Potential Development Has Neighbors Concerned

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A potential development along Washington Street has some residents concerned with the future of their neighborhood.

History of the Project

1001 South Washington Street was once a PNC Bank, but after being torn down in March, has sat vacant waiting for a new use.

Potential Plans

Developer Tartan Realty decided the 3.5-acre lot could use an upgrade with a stylish convenience shopping and office center.

“It really is designed in our opinion so the neighbors and the neighborhood can utilize it by walking to it, getting a coffee, having a community space, having a place to go workout, [and] possible offices for dentist’s office or doctor’s office,” said Will Kreuzer with Tartan. “So it would be a convenience within a few blocks of everyone’s houses.”

Tartan’s Design features complimentary landscaping, ample sidewalk access, two retail/office spaces and a 2,400 square-foot coffee shop with a drive-thru.

“Out of the three buildings only one of them will have a drive-thru for that potential coffee house. And it makes the most sense that that’s drawn as close to the corner of Gartner and Washington as possible,” said Vince Rosanova from Rosanova & Whitaker whose representing Tartan.

Rezoning Required

In order to get off the ground, the project requires rezoning from its current OCI – Office Commercial Industrial Zoning – to B1 Commercial Zoning.

“So the B1 is a neighborhood/commercial zoning,” said Deputy Director of TED for Naperville Allison Laff. It’s intended for smaller lot, commercial developments and it allows things like office uses, small food establishments, small retail establishments, things like that.”

Causes for Concern

But the rezoning prompted some concerns with neighbors who live adjacent to the property on Sycamore. They’re worried about potential safety issues with the project’s third entrance point located on their residential road.

“So when we originally approached the developer we said we’d be willing to support his project if he would remove the third, unnecessary entrance – city code requires two – and did a restriction on fast food for future use. Because those are things that are really going to have a negative impact on our neighborhood for years to come,” explained Ellen Ziliak, a neighbor of the property.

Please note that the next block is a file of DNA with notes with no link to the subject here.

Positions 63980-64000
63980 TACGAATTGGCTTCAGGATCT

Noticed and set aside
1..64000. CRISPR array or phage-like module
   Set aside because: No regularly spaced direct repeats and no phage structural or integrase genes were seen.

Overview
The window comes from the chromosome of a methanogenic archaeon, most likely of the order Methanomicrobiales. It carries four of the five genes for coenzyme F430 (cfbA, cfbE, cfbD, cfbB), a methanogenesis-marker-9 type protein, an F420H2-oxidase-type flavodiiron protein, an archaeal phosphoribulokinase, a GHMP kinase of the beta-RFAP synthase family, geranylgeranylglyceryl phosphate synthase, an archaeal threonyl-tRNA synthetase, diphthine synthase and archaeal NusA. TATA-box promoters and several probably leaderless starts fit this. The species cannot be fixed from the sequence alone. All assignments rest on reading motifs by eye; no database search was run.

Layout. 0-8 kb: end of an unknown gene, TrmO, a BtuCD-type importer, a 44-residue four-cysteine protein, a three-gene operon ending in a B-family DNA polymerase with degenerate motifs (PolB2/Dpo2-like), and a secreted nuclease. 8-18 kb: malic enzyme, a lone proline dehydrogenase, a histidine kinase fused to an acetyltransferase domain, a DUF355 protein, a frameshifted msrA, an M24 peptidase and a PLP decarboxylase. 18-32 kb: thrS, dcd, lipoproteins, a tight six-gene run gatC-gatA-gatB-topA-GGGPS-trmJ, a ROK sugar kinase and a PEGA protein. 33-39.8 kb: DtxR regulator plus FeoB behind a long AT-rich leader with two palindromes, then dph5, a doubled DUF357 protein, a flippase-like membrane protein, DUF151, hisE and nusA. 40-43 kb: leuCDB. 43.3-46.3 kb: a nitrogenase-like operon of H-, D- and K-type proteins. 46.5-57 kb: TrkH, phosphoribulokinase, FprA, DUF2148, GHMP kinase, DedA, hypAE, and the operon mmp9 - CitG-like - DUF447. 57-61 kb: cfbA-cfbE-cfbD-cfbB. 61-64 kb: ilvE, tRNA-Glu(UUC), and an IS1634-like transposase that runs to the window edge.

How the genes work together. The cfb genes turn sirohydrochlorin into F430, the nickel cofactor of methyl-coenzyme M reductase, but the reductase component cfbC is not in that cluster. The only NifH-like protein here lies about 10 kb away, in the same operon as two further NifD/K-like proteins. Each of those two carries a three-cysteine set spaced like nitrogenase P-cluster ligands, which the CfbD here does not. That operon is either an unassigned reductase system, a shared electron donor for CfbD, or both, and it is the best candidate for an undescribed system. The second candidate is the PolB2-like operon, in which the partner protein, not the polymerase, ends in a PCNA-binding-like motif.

Meeting with Neighbors

Tartan has met with neighbors in multiple meetings and agreed to restrict drive-thrus for buildings B and C. They also made a condition to eliminate the left turn lane that goes back into the neighborhood on Sycamore, but will keep it as an entrance and a right turn only exit.

“It first eliminates the potential for any conflict with the school that’s down the street,” added Rosanova. “And it also eliminates that potential for any vehicles exiting our site to go into the neighborhood.”

Still Seeing Issues

Yet, the Ziliaks still find issue with this choice for the Sycamore entrance, which lies directly across from their driveway.

“Currently the developer has indicated that he’s not willing to compromise on our major concerns, the biggest being the access on Sycamore,” said Josh Zilliak. “Based on that we decided to start our group Help Save the Highlands in order to protest the zoning.”

Helpsavethehighlands.com has a petition that’s garnered 300 signatures in protest of the project in its current design.

The public will get a chance to speak about the development when it’s formally presented to the Planning and Zoning Commission on July 17.

You can learn more about Tartan’s development at shoppesonwashington.com.